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Processing to DNG in C1; Import to LR

rga

Member
I searched threads to see if this had been discussed and cannot find any. My apologies if this has been covered.

Is there any downside to working on an IIQ file in C1 and then processing (exporting) as a DNG file? I know that the XMP has to be a sidecar, and I also know that when you import such a file into LR, the changes to the RAW file made in C1 follow it.

So that's why I'm curious as to if there are any downsides to this workflow.

Thanks for any opinions!
Bob
 

dougpeterson

Workshop Member
Is there any downside to working on an IIQ file in C1 and then processing (exporting) as a DNG file? I know that the XMP has to be a sidecar, and I also know that when you import such a file into LR, the changes to the RAW file made in C1 follow it.
This is wrong.

One doesn't "process" a raw to DNG.

DNG is a raw file. When creating a DNG from a raw in C1 you are simply packaging the original raw data into an adobe-endorsed raw file format.

The image adjustments of any raw processor are wholly proprietary and cannot be shared with another raw processor unless you actually PROCESS the image into a JPG or TIFF (at which point the flexibility of the raw file is gone).

This is why it's so important to choose a raw file which will get the most out of your raw files, and which is good to work through thousands of images.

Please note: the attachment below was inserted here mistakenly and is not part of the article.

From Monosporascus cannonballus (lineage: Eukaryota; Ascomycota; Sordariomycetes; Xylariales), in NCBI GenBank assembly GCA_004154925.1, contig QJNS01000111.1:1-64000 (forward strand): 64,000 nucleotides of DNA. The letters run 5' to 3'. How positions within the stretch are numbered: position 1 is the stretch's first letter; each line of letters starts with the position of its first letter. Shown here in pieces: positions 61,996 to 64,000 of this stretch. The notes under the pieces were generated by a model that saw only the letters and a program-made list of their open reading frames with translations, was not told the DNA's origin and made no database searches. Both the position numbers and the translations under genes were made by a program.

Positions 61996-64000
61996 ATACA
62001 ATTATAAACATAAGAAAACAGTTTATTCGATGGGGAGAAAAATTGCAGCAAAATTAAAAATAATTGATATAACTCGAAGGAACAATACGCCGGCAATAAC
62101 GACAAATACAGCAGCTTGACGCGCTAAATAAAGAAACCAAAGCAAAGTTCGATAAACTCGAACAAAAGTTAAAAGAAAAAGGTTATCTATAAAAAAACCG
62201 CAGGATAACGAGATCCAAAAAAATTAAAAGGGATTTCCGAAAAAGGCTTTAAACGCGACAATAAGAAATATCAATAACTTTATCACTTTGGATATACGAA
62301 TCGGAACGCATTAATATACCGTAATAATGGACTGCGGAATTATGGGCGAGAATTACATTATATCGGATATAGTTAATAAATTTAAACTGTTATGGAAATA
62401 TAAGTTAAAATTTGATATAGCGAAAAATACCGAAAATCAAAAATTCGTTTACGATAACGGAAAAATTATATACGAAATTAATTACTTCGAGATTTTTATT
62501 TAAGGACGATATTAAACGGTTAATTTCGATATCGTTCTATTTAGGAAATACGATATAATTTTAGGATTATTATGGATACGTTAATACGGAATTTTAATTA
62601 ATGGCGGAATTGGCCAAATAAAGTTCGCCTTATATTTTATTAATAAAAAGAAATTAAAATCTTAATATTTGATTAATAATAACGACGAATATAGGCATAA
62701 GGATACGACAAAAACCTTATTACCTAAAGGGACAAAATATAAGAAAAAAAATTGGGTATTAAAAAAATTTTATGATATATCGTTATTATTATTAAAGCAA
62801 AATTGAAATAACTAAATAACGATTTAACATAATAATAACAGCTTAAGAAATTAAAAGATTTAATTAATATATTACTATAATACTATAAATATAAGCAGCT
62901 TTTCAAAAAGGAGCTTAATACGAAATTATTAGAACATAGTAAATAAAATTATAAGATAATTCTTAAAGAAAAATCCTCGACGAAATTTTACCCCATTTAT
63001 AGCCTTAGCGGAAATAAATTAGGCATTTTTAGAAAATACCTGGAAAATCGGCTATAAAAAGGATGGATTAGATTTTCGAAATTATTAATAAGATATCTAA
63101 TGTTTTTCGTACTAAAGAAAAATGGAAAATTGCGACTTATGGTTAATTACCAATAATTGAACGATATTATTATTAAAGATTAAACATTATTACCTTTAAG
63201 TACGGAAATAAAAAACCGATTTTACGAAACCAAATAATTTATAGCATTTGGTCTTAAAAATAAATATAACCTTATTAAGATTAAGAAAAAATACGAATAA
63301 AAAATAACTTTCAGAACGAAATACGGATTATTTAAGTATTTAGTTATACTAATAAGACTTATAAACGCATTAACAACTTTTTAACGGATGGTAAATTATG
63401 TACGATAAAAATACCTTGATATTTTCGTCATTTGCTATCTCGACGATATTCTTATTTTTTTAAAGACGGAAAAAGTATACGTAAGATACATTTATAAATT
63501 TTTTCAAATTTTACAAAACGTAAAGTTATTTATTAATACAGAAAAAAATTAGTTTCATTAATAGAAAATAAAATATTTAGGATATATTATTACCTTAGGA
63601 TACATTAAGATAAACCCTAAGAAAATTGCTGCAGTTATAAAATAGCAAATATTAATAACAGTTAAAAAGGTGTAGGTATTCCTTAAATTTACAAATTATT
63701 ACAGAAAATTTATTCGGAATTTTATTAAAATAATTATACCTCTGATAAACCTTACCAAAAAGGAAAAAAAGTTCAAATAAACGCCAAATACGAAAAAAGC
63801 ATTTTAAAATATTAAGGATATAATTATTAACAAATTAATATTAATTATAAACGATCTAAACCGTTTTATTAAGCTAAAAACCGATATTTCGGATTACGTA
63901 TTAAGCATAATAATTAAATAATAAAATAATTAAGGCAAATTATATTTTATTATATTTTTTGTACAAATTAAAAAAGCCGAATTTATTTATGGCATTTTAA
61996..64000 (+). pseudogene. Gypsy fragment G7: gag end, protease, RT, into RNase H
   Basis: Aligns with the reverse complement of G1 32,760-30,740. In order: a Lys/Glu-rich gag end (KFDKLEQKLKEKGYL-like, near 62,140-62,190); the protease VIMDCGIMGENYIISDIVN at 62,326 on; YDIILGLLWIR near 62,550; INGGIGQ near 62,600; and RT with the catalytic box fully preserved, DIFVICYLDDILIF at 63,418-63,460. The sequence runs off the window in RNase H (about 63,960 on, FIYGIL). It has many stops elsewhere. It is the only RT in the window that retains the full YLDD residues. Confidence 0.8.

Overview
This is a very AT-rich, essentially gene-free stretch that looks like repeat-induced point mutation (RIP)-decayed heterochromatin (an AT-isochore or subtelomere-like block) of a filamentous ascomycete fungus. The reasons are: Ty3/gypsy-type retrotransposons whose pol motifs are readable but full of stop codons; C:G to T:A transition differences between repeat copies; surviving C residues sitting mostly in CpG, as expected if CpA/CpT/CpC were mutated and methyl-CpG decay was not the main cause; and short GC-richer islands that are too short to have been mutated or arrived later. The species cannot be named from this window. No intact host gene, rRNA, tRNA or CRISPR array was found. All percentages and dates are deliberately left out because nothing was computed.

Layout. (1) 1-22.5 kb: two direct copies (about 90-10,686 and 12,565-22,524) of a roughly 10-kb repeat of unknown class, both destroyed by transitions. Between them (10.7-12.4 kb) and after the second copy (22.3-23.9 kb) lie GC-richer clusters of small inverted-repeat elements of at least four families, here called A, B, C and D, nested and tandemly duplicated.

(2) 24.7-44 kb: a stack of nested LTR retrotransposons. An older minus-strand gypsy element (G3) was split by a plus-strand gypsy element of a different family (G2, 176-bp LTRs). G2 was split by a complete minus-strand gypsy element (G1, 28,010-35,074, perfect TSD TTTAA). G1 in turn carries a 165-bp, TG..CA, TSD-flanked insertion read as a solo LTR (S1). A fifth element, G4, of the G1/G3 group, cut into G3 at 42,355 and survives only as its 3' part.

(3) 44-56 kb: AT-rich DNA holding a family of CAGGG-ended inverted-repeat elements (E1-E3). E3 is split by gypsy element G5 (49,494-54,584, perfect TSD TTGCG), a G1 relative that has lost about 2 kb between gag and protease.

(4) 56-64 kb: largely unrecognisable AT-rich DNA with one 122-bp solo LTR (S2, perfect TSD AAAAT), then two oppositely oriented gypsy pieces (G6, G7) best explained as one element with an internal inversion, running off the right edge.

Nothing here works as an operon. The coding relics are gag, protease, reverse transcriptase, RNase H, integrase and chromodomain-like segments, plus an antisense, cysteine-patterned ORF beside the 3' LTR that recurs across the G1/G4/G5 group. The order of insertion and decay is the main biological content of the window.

Doug Peterson (e-mail Me)
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rga

Member
Pretty snippy answer Doug.

In C1 it's called "processing"; that's why I used the term. If you think they got it wrong in their terminology, give them hell...

Secondly, I noticed that when I worked on an IIQ file in C1 (I pushed the exposure on an under exposed file), and "processed" it (with the XMP Sidecar), opening it up in LR showed the increased exposure change I had done in C1.

So some changes must travel with the sidecar. So you've not answered my question.
Best,
Bob

This is wrong.

One doesn't "process" a raw to DNG.

DNG is a raw file. When creating a DNG from a raw in C1 you are simply packaging the original raw data into an adobe-endorsed raw file format.

The image adjustments of any raw processor are wholly proprietary and cannot be shared with another raw processor unless you actually PROCESS the image into a JPG or TIFF (at which point the flexibility of the raw file is gone).

This is why it's so important to choose a raw file which will get the most out of your raw files, and which is good to work through thousands of images.

Doug Peterson (e-mail Me)